Auction Insights with Nigel Kirk
Top tips on what to look out for at car boot sales
21st October 2016
Car boot sales are booming but as the season is drawing to its close are there still hidden treasures to be found?
The answer is a resounding ‘Yes’, but your chances of finding them would be greatly improved if you follow my advice. The golden rule has to be to keep an open mind and try to focus on only inherently interesting things. The less obvious and more mundane these appear to the seller as well as to the casual observer the greater your bargain will be.
This is the best way you can out-smart the competition in the internet age because anyone can ‘Google’ something that catches their eye and immediately snap up what they think is a bargain. Here are a handful of examples of items that just might slip through, unnoticed by all by you!
- RAF officer’s uniform including leather flying boots. Would you ‘rate’ such militaria at a car boot sale? It fetched £4,400 in a Mellors & Kirk auction earlier this year.
- Boba Fett Star Wars figure. Only 9.5cm high, a modern plastic toy that packs a punch. The current record price paid at auction is £26,000 which beat the previous record of £15,000.
- Never judge a book by the cover. A signature or connection to the author can turn a worthless book into a valuable one. Even without a signature early editions of a famous author’s books are valuable. Churchill’s River War of 1899 should make over £500 in a Mellors & Kirk auction next month.
- Tribal art is highly sought-after and Britain’s colonial history means much is still to emerge from house clearances. This ironwood war club (Dromudromu) from Fiji was sold for £9,000 by Mellors & Kirk
- Asian, specifically Chinese, ceramics and sculpture represent some of the biggest prizes to be found, but watch out for fakes. This yellow cup and cover dating from the 19th century was just one of a group of similar objects in a Mellors & Kirk sale, it alone made £45,000 at the auction.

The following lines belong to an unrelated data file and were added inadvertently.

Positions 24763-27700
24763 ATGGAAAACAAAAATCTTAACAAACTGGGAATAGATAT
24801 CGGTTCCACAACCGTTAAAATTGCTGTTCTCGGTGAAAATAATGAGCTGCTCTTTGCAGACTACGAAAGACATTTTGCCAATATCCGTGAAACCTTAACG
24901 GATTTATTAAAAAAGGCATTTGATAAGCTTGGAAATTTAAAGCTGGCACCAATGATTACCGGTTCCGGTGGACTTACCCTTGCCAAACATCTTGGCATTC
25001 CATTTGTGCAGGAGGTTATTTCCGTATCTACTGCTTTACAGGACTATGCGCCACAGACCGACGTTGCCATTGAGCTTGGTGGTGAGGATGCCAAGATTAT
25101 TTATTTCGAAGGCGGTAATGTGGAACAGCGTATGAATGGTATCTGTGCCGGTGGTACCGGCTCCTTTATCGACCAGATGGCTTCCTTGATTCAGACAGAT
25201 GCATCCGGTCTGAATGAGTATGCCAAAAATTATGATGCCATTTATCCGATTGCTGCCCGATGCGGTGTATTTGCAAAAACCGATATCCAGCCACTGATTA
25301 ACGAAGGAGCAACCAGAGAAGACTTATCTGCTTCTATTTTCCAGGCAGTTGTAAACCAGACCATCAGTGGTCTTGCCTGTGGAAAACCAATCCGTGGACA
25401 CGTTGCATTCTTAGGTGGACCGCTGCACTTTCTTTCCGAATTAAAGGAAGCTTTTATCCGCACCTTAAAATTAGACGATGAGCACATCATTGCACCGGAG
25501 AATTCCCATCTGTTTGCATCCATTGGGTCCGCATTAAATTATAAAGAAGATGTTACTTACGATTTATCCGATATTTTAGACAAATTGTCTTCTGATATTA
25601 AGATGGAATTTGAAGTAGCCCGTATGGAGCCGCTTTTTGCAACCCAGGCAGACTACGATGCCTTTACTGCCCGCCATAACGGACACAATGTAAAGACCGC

Having bagged your bargain take a few precautions. Keep a receipt book and get the seller to sign it, especially if you think you have got something that is very valuable. Make a note of the seller’s car number plate and if you are suspicious either do not get involved in the first place or go straight to the police. Don’t forget to take cash and enough bubble wrap.
At the Saturday valuation mornings at The Auction House people arrive with car boots full of china, glass, jewellery, silver, in fact everything from gramophones to their grandma (I jest) that they want rid of. Many tell me they think “it’s not worth much” and having made sure, happily go on their way to a car boot sale. Mellors & Kirk and other auctioneers provide a free valuation and identification service of all antique, vintage and collectable items that an owner wishes to sell.
You will be very unlikely to pick up a Ming vase or a Stradivarius violin at a car boot sale in 2017 but you know what statisticians say about the odds of tossing a coin or rolling a dice… Therein lies the secret that the keeps people returning, like all treasure hunters. But do remember that if an item seems too good to be true then it will be, especially if for example it is a Rolex watch from a dodgy trader at a car boot sale. Other visitors to Mellors & Kirk occasionally arrive with a broad grin clutching a ‘find’ from a car boot sale that they are hoping to put under the hammer and turn a profit.
The British have taken car boot sales if not their hearts, then to their wallets. It is the 21st century version of the traditional English fair or market. Their golden age extended from the Medieval period up to the 19th century and Nottingham’s market and Goose Fair were some of the biggest and best. Sunday was then reserved for church or chapel attendance but the car boot phenomenon now draws a vastly higher percentage of the population week after week.
Lest readers should think this sounds like a sermon I wish you good hunting if buying and hope I’ve given you pause for thought if selling. Since you (haven’t) asked, will you see me there? Probably not, after a week of looking at other people’s old stuff I like Sunday off!< Back to Auction Insights